Suwannee Century

Location: 1302 11th St SW, Live Oak, FL 32064, USA

The 121-mile Suwannee Century consists of three separate loop routes: the Peacock Springs Loop; the Stephen Foster Loop; and the Suwannee River Loop, all of which begin and end at the Suwannee County Agricultural Coliseum in Live Oak. Each route features a state park as a rest stop. The loops can be ridden sequentially or as separate rides. All of the loops begin and end at the Suwannee County Fairgrounds in Live Oak, where parking is available. Live Oak is a full-service community with plenty of restaurants, hotels, and grocery stores.

Due to its rural nature, lack of rideable shoulders, relatively high traffic volumes for rural roads and the absence of bicycle route signage, the Suwannee Century is limited to experienced adult bicyclists. Traffic volumes on the loops may be higher than one might expect for rural areas. Generally, traffic volumes are highest near Live Oak and gradually decline the further one pedals away from the city. Additionally, U.S. Highway 90, State Road 51 and State/County Road 136 will likely have the highest traffic volumes. Fortunately, these segments have rideable shoulders.

Please be sure to pack plenty of water and other supplies, including sunscreen, before heading out on the loops. All are rural in nature with few to no bathrooms, convenience stores or other facilities. Bathrooms are generally limited to the three state parks, which are located at the furthest points from Live Oak. Only the Stephen Foster Loop, which visits the towns of Wellborn and White Springs, has convenience stores and restaurants.

The Suwannee Century begins with the 37-mile Peacock Springs Loop, which highlights Wes Skiles Peacock Springs State Park ( (entry fee). The park features two prominent springs which are excellent places to cool off. Restrooms (port-a-potty) and picnic tables are available at the park. Please be aware that the roads within the park are not suitable for road bikes. The park roads are bumpy dirt roads with numerous potholes. Plan for a 15 - 20 minute walk from the park entrance to reach the springs.

When leaving the Coliseum for either the Stephen Foster or the Suwannee River loop, the Ride with GPS app may initially route you on the Peacock Springs Loop, as it is the first of the three loops leaving from the trailhead. In this case, carefully check your map, disregard the initial directions from the app and continue on what you know to be the route for the other two loops. The app will eventually recognize that you are riding either the Stephen Foster Loop or the Suwannee River Loop and will route you accordingly.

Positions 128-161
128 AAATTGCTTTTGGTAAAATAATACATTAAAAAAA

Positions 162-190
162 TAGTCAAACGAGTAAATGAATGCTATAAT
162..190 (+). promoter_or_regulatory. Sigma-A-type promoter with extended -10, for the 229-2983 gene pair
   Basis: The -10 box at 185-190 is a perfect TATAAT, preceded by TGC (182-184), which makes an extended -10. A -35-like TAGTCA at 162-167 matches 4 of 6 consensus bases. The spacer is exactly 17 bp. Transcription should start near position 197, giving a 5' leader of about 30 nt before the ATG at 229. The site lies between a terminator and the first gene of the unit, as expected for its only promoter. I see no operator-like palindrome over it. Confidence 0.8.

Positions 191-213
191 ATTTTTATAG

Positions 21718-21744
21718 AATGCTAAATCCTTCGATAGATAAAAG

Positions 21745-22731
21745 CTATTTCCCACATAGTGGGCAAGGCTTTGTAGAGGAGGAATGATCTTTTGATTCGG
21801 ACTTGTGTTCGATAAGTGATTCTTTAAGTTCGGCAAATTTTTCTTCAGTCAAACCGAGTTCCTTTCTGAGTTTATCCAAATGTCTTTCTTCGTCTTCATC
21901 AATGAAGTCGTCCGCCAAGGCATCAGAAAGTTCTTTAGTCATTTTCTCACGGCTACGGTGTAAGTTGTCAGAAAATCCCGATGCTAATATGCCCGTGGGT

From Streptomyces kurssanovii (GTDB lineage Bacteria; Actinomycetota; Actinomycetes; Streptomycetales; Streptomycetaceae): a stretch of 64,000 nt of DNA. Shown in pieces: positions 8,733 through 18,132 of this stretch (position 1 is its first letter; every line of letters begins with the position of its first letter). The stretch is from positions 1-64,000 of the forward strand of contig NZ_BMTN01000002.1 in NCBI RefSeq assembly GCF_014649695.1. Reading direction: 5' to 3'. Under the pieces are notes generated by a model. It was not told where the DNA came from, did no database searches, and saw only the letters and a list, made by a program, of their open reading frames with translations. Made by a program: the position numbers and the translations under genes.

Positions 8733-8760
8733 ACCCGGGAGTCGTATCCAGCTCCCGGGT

The 46-mile Stephen Foster Loop constitutes the second and the longest loop of the Suwannee Century. Wellborn is located approximately 15 miles east of Live Oak and is known for its annual Blueberry Festival held in early June. Upon reaching Wellborn, riders can continue approximately one mile past Wellborn to U.S. Highway 90, where there is a convenience store. The destination of the loop, Stephen Foster Folk Culture Center State Park ( (entry fee) and the town of White Springs, which has convenience stores and restaurants. White Springs is also the home of the Suwannee Bicycle Association (

The 37-mile Suwannee River Loop is the last loop of the Suwannee Century. It features the Suwannee River State Park ( (entry fee), which, as its name suggests, is located on the Suwannee River. The park has camping, water, picnic tables and bathrooms. This loop likely has the most hazardous road segment of the Suwannee Century. Stagecoach Road is frequently used by logging trucks. Riders may wish to consider returning from the State Park to Live Oak via U.S. Highway 90 with its rideable shoulder and painted bicycle lane, thereby avoiding Stagecoach Road.

The Original Florida Tourism Task Force (dba Visit Natural North Florida) and the North Central Florida Regional Planning Council do not warrant the safety of the routes on this map for use by bicyclists. Bicyclists should use these routes only if they have the adequate skill level as bicyclists, and bicyclists must make that determination. All the roads shown are used by automobiles and trucks, and bicyclists assume the risks for their own safety when using the roads and/or routes indicated on this map. The Original Florida Tourism Task Force, the local governments in which these bicycle routes are located and the North Central Florida Regional Planning Council are not responsible for any damages whatsoever from its use.